Swing LowNew Mexico followed the nation—and Republicans reaped the benefits
The mood at US Rep. Ben Ray Luján’s victory party on Nov. 2 was festive. Boisterous Democrats made speeches to a cheering crowd at Hotel Santa Fe, and claps turned ovational as Luján entered the room, as John Mellencamp’s “Small Town” played in the background.
For Democrats in the 3rd District, it was a night to celebrate. For Democrats in general—not so much.
In the end, New Mexicans were clearly ready for change, and elected as governor Republican Susana Martinez with a 7 percent margin against Lt. Gov. Diane Denish, while also replacing eight state House seats with Republicans.
Brian Sanderoff, president of Research & Polling, points to both the GOP wins in the House and the executive branch as evidence “that the national mood was impacting state and local races.”
“Four of those House seats were won by the Democrats in either the ’06 or ’08 elections, and four of those seats were long-time Democratic seats that hadn’t been Republican for quite some time,” Sanderoff says.
As for Martinez, Sanderoff believes “the national mood contributed to her victory. It was not the reason for it, but it contributed to the wide margin.”
Sanderoff attributes the primary reason for Martinez’ win to effective messaging in the campaign that linked Denish to outgoing Gov. Bill Richardson, whose approval ratings sunk in his final term. In turn, Denish was ineffective in “countering” that she “was part of the problems.”
Danny Diaz, Martinez’ spokesman, writes to SFR via email that Martinez won over voters “…because her message of change resonated with the electorate. New Mexicans want to focus on job creation, prudent fiscal management, education reform and eliminating waste, fraud and abuse in state government.”
Indeed, the seeds of discontent with government status quo were evident early in Santa Fe County, as outrage over government waste and corruption gave rise to local versions of the national tea party movement.
That movement may not have held ultimate sway with voters, but it still has resonance for some candidates, such as Republican Tom Mullins, the Farmington oilman who garnered 43 percent of the vote against Luján in the 3rd District.
“If the GOP strays from the commitments they’ve made, I think it’s possible there could be a third party in many portions of the country,” Mullins, who plans to stay involved in politics in some capacity, says.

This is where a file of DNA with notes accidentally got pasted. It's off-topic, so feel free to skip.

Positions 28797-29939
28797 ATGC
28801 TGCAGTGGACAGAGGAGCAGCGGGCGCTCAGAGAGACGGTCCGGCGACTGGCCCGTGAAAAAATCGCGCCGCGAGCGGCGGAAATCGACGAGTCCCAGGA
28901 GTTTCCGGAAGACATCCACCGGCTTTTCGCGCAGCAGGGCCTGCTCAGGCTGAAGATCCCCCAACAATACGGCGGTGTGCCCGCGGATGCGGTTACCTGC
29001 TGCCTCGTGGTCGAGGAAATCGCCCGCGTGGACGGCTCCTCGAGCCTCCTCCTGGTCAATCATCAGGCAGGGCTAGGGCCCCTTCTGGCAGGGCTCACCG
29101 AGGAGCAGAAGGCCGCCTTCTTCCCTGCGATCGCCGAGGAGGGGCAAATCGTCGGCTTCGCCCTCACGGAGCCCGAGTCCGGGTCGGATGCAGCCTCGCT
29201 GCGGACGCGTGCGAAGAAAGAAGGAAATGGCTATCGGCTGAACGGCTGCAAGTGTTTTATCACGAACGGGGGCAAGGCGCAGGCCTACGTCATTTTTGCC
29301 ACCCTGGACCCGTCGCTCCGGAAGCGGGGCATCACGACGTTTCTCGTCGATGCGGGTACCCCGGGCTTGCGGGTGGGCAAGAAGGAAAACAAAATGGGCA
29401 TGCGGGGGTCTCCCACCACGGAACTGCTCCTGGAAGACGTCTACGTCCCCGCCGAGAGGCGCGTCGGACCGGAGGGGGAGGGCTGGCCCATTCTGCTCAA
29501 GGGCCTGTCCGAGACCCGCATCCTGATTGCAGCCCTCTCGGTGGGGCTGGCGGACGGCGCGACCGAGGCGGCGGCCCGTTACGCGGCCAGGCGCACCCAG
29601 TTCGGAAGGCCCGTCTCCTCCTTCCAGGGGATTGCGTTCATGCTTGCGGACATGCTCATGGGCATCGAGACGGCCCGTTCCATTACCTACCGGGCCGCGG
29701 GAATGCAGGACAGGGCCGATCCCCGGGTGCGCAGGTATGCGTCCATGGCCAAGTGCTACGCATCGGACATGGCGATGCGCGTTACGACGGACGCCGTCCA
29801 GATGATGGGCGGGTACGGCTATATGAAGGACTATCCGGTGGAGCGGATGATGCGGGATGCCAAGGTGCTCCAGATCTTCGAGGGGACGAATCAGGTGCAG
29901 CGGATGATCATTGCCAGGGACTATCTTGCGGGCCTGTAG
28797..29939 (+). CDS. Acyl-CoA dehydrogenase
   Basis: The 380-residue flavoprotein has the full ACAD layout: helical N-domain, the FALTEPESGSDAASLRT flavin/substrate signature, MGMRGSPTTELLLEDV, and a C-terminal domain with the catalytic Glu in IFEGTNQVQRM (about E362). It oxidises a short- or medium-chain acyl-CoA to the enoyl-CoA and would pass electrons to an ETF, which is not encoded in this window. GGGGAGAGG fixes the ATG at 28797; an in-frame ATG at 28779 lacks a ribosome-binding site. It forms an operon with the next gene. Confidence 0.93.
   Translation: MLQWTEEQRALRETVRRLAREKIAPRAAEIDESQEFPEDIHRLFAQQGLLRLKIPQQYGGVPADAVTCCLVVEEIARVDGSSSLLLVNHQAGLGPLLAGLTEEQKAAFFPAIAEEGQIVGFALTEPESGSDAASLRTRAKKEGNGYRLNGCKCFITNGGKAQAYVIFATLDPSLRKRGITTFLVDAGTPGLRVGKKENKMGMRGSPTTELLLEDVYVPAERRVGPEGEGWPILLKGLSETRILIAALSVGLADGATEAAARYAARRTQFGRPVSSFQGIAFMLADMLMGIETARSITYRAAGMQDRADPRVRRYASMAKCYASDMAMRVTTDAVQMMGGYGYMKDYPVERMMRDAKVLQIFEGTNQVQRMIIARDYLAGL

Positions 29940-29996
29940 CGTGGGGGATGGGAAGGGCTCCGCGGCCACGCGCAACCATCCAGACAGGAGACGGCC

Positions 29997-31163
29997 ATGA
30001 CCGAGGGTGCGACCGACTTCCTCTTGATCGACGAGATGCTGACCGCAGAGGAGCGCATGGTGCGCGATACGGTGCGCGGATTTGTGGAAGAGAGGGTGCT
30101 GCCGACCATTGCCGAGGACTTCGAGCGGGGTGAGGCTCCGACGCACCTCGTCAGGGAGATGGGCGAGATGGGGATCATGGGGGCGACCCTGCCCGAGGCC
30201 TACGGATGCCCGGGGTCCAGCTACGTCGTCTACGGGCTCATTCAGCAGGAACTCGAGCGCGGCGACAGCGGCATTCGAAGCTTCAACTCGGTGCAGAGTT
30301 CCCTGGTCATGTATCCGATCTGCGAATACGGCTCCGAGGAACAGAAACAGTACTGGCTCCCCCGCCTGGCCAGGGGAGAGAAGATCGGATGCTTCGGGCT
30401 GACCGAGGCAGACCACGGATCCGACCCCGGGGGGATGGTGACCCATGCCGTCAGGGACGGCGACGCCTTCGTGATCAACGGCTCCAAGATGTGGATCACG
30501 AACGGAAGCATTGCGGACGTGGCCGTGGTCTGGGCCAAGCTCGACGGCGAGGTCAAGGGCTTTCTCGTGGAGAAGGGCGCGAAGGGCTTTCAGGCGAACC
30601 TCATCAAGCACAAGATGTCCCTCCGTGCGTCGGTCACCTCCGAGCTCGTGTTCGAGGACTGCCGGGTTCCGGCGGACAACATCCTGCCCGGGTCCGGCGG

One of the Santa Fe County candidates who fared well against his Republican challenger was state Rep. Brian Egolf in District 47, who walked away with nearly 76 percent of the vote against Republican Brigette Russell.
“We worked to give people a reason to vote for someone as opposed to against someone else,” Egolf says. “And the voters responded.”
Santa Fe County Democratic Chairman Richard Ellenberg credits Santa Fe County for its contribution to wins for state candidates such as Treasurer James Lewis, Auditor Hector Balderas and Land Commissioner Ray Powell.
“We had strong turnout,” Ellenberg says of the slightly more than 59 percent voter turnout. Still, he acknowledges, “the wind was really in our face and that made everything a whole lot harder.”
Don’t look for smooth sailing in 2011, either.
Egolf anticipates the “dramatic changes” in the House will result in Democrats “playing a lot more defense” when it comes to the environment and conservation, and that he and colleagues “will be trying to protect the progress that’s been made in the last eight years…The new Republicans coming in have made no bones about their desire to roll back a lot of this,” he says.
Egolf says while he “honestly and sincerely” hopes Martinez “does a good job,” he’s not optimistic “because a lot of the statements coming out of her office don’t demonstrate a very firm grasp or any grasp of the state budget and how it gets created.”
Ellenberg says that, in addition to voter registration, the Democratic Party of Santa Fe County will spend the coming year focusing on “public responses” to issues such as education and the budget.
“You have the governor-elect claiming that the budget deficit has suddenly increased on her, which is balderdash,” Ellenberg says. “We’re going to be focusing on getting the message out on things like that.”
Diaz writes to SFR that Martinez “will institute common-sense budgeting that will prioritize programs, identify efficiencies, and reduce waste and excess” and will work with members of both parties “to achieve the objective of restoring fiscal sanity with regard to how the state manages the public’s money.”
Perhaps the most significant consequence from the shift in the political landscape will be when the Legislature tackles the 10-year redistricting of the state. Sanderoff, whose company will provide mapping and other services in the effort, anticipates having a Republican governor and a Democratic Legislature “will have a tremendous impact on the politics of redistricting, as it did in 2001.”
The redistricting plan, he notes, needs to pass both houses and be signed by the governor, so “you need a meeting of the minds or it ends up in court.”
While the future remains to be seen, the past already has crystallized for some, such as Ellenberg, who succinctly notes, “I have never seen a year like that, where discontent just so dominated the issues and everything else disappeared.” A moment later, he adds: “Hopefully, I’ll never see another one.”